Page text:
by Jeremy Gibbs
Do you play in a league that has 15 or more teams? Maneuvering the waiver wire is often difficult, but that doesn’t mean that there isn’t opportunity hiding for you to exploit. Let’s take a look at a few of the players who could be available and are worth considering if they are:
Joe Mauer (1B) – Minnesota Twins; ownership in Yahoo/ESPN/CBS (17%/37%/46%)
Believe it or not, Mauer was once considered one of the best fantasy baseball players in the game. Of course that was in 2009 when he won the AL.MVP, when he hit 28 HR and was playing catcher. Since then he’s struggled with various injuries and poor performances. Since he lost his catcher eligibility in 2015 he’s been mostly an after-thought. He’s a guy you wanted to grab for your corner infielder in an AL-only league, but not much more than that. Well, you might want to look at him again. His isolated power (.148) is the highest it has been since 2009. His walk rate (14.5%) is the highest in his career. In the last week, he is 11-25 (.440) with 4 home runs, 7 runs, and 7 RBI.
by Will Overton
Sometimes the best way to approach the waiver wire is to look for the hottest players and ride it out. If you have an open spot on your team due to an injury or a poor performer you may not be able to land a potential long term solution. If that’s the case you might want to look for the hottest guy out there and wait for him to cool off, or for a long term option to become available.
Here are some of the hottest bats available in a majority of fantasy baseball leagues at the moment. I’ll give my take on their value and the possibility that their hot streak can last. Let’s get to work:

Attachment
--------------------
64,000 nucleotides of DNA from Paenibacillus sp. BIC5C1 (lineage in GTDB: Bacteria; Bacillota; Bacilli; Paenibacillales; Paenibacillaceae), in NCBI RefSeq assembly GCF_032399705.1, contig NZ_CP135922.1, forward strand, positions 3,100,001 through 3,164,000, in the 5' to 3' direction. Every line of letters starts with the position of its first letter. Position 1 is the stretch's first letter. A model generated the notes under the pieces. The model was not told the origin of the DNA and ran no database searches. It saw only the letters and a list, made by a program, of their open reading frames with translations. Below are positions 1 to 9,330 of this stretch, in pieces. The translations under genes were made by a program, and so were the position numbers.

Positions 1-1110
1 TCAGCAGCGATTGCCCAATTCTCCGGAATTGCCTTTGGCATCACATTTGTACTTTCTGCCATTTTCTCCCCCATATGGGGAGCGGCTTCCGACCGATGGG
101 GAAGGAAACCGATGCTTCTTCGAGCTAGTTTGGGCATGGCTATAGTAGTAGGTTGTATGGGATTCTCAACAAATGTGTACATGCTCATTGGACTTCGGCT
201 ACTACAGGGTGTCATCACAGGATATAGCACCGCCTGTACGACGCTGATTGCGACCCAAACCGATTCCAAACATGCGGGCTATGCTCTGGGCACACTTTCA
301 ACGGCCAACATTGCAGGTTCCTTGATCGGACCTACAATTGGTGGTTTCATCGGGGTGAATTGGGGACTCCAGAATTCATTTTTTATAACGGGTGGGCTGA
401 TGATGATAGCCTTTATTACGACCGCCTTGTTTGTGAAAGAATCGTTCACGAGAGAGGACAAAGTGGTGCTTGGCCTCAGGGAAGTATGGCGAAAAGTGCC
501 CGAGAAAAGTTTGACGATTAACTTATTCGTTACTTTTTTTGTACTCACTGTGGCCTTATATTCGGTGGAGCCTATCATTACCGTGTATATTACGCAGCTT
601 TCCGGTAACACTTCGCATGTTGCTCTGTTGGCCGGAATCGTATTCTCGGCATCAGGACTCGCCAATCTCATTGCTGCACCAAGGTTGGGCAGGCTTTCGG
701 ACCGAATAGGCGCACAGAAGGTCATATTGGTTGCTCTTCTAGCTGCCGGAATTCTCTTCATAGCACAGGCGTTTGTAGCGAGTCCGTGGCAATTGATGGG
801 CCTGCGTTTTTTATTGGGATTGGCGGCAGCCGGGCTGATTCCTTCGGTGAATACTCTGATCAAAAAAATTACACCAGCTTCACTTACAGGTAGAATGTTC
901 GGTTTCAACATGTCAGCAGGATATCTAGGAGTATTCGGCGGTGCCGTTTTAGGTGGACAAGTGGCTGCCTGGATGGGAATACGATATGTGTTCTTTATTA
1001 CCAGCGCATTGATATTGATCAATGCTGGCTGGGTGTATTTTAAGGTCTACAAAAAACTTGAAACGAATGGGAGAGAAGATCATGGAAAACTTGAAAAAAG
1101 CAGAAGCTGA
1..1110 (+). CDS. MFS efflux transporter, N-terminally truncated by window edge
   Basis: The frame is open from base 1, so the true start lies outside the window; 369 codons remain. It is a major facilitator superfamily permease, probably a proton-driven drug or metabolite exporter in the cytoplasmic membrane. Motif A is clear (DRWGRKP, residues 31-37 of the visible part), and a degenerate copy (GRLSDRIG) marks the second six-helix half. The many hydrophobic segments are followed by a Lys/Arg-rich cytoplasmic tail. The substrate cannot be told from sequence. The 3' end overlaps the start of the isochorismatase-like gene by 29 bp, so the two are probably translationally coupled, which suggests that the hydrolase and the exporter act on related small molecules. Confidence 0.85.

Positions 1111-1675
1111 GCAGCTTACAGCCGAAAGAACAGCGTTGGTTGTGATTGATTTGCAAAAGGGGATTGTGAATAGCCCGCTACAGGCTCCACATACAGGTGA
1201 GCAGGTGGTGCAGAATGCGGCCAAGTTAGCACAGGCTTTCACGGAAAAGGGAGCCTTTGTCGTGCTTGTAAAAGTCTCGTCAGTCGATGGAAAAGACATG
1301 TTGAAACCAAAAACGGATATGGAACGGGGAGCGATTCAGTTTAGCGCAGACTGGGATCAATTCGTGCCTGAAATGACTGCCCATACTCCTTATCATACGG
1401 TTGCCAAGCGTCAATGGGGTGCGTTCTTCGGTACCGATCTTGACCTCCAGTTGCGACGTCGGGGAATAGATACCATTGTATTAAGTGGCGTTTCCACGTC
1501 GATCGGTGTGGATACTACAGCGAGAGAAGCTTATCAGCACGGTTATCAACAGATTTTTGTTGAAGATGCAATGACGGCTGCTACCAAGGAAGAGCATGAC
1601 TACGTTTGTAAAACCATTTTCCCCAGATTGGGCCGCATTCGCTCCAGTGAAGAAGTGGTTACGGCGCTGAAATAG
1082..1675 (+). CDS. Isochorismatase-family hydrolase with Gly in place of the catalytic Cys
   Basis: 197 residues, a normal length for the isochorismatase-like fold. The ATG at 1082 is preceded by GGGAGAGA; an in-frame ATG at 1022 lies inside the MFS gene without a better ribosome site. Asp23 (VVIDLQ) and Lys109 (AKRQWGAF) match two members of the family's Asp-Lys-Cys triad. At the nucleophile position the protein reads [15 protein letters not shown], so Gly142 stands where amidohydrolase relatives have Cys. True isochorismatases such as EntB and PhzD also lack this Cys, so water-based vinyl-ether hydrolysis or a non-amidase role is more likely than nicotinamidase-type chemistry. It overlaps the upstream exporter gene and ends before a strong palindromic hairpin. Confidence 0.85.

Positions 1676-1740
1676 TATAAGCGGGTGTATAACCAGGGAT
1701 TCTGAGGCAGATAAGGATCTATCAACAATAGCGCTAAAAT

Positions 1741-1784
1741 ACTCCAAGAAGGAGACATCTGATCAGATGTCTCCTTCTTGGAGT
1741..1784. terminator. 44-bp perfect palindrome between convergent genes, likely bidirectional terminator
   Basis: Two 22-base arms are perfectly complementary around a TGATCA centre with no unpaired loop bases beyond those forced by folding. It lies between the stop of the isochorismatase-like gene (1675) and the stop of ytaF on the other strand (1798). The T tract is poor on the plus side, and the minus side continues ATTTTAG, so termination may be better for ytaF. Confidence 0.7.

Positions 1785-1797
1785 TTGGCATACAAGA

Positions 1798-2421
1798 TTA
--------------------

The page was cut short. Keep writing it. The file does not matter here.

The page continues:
Johnny Giavotella – 2B, Los Angeles Angels: After being a part-time player for much of the first month of the season, Giavotella has been holding down the second base job for the Angels the last four weeks. He has hit safely in 17 of his last 18 games with 10 runs scored and 9 RBI. He is 28 and has never been much more than a utility infielder and was never really known for his bat, but this is quite an extended hot streak. The Angels are experimenting with him in the #5 spot in the order, which could really boost his value. Given the lack of depth at the position he plays he may be worth riding out until he cools off and gets dropped in the order again, even though I don’t think this is sustainable long term. Read more
by Jeremy Gibbs
Are you playing in a deeper league and are having a hard time sorting through the rubbish on the waiver wire? It’s tricky sometimes, but here’s a look at some hitters that are worth targeting:
Leonys Martin (OF) – ownership in Yahoo/ESPN/CBS (21%/14%/35%)
Last week, I recommended Martin for a possible speed source for deep leagues. Apparently quite a few fantasy baseball owners read my article as his ownership percentages increased by 9% – 15% across the league hosts. Of course his 13-24 (.542) week with 5 runs and 4 RBI might have had something to do with that as well. This week I am still recommending him, but now it’s not exclusive to if you need speed. His walk rate (10%) is significantly higher than his career average (6.4%) as is his isolated power (.209 vs. .116). He’s now leading off with Ketel Marte on the DL, which will only increases his value even more. If you need an OF, Martin is the guy to grab.
by Will Overton